Her love for Didi Chailuri also extends deep into our local lore which is why she is so invested in preserving Berikaoba and moreover, instilling a pride for this festival into our village’s youth so that it never dies out as it has throughout the rest of the country. 

local school teacher in didi chailuri who preserves georgian traditions and lore

Were your parents/grandparents etc involved in Berikaoba as well?

My father has a huge admiration for Berikaoba. While he has never been a Berika himself, he always opened our home for the Berikas to indulge in our wine and feast on our homemade dishes. My brother Nika on the other hand, has been a Berika practically since he could walk! During his first experience of the festival, he was horrified (just like I was a few years later) and hid in the garden the entire time. But he quickly began to look up to the performers who acted the part of Berikas and realized it was something he wanted to be apart of. Nowadays, he is madly in love with the ritual and traditions of the festival and takes such great pride in crafting his costume. Helping him create his elaborate mask is one of my favorite things to look forward to every year. And though I may be a tad biased, his mask is always one of the best! 

My other family members come together for the festival as well. My cousins help me with certain crafts and in the past my grandparents have opened their homes for Berikas to feast or take offerings. The Saginashvili family has been in Didi Chailuri for as many generations as I know of, so our love for our traditions here run very deep.

Can you tell me a little bit more about why you’re dedicated to helping Berikaoba go on?

Year after year I feel so grateful to help my brother get into character for Berikaoba and to help Eka raise awareness for this holiday. It gives me a great sense of pride to know that I am sharing my community and our unique Georgian traditions with others. When I’m tidying up the streets, helping prepare food for the festival, and organizing the logistics of everything, there’s nothing else I’d rather be doing. And yes, I may seem young, but I love this holiday and know in my heart that it is truly a special tradition that I feel privileged to help preserve no matter my age.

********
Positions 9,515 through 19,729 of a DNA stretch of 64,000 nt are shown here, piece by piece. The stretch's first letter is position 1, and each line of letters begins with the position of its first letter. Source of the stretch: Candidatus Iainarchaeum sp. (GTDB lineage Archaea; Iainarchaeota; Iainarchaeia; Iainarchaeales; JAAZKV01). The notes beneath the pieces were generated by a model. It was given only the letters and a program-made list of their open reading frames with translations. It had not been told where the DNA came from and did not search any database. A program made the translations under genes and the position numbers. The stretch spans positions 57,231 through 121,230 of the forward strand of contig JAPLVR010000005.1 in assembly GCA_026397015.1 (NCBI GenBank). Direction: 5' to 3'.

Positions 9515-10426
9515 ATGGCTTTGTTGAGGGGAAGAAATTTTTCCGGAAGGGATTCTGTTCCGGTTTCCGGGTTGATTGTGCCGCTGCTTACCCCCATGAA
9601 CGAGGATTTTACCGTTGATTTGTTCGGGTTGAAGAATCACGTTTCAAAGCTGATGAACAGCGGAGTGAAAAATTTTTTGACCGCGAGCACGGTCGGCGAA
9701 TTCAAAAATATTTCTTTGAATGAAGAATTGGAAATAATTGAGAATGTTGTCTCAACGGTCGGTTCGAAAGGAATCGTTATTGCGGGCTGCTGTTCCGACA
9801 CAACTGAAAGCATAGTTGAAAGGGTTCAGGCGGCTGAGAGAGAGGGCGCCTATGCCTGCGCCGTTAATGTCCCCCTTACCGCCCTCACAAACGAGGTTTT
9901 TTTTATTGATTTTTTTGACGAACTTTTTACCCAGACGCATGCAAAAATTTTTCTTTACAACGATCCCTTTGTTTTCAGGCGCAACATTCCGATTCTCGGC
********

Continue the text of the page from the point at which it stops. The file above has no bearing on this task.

Thanks to Eka, many of my classmates and friends are also very involved. She taught us to love our history and in doing so gave many of my classmates the same desire to preserve Berikaoba that I have. Every year we collaborate further to try to invite more guests to enjoy the festival. I won’t lie, it’s certainly chaotic and at times can be very stressful. But at the end of the day, we are all very enthusiastic about continuing this tradition and understand that preserving our culture is what’s most important.   

georgian traditional mask for berikaoba

berika pointing to onlookers and screaming in georgian tradition

In your opinion, what is the most important reason for preserving Berikaoba?

Because Berikaoba has mostly disappeared throughout the rest of Georgia, I feel like my village has the opportunity to not only keep it alive, but to revive the tradition completely. We can’t let this opportunity pass us by. If we don’t continue to celebrate this tradition then the next generation will forget about it, just like the rest of Georgia. I also know that one of the most meaningful aspects of Berikaoba, is that it provides a very special glimpse into our past. It gives us and visitors a connection to our ancestors who also celebrated, and their ancestors before them. 

mariam receiving a slather of mud in georgian tradition for berikaoba

Lastly, what is one thing you’d like to tell outsiders who’ve never seen or heard of Berikaoba?

Berikaoba tends to evoke a lot of different emotions. Some people see its beauty and are intrigued by our ancient traditions. Others think it’s strange and judge us for encouraging “disgraceful” behavior and pagan traditions. So I say, come and see for yourself. Feel the intensity of our history, and experience the energy that brings my village to life during Berikaoba. We will be happy to have you. 

What’s the most interesting festival you’ve ever attended? Let us know on Twitter!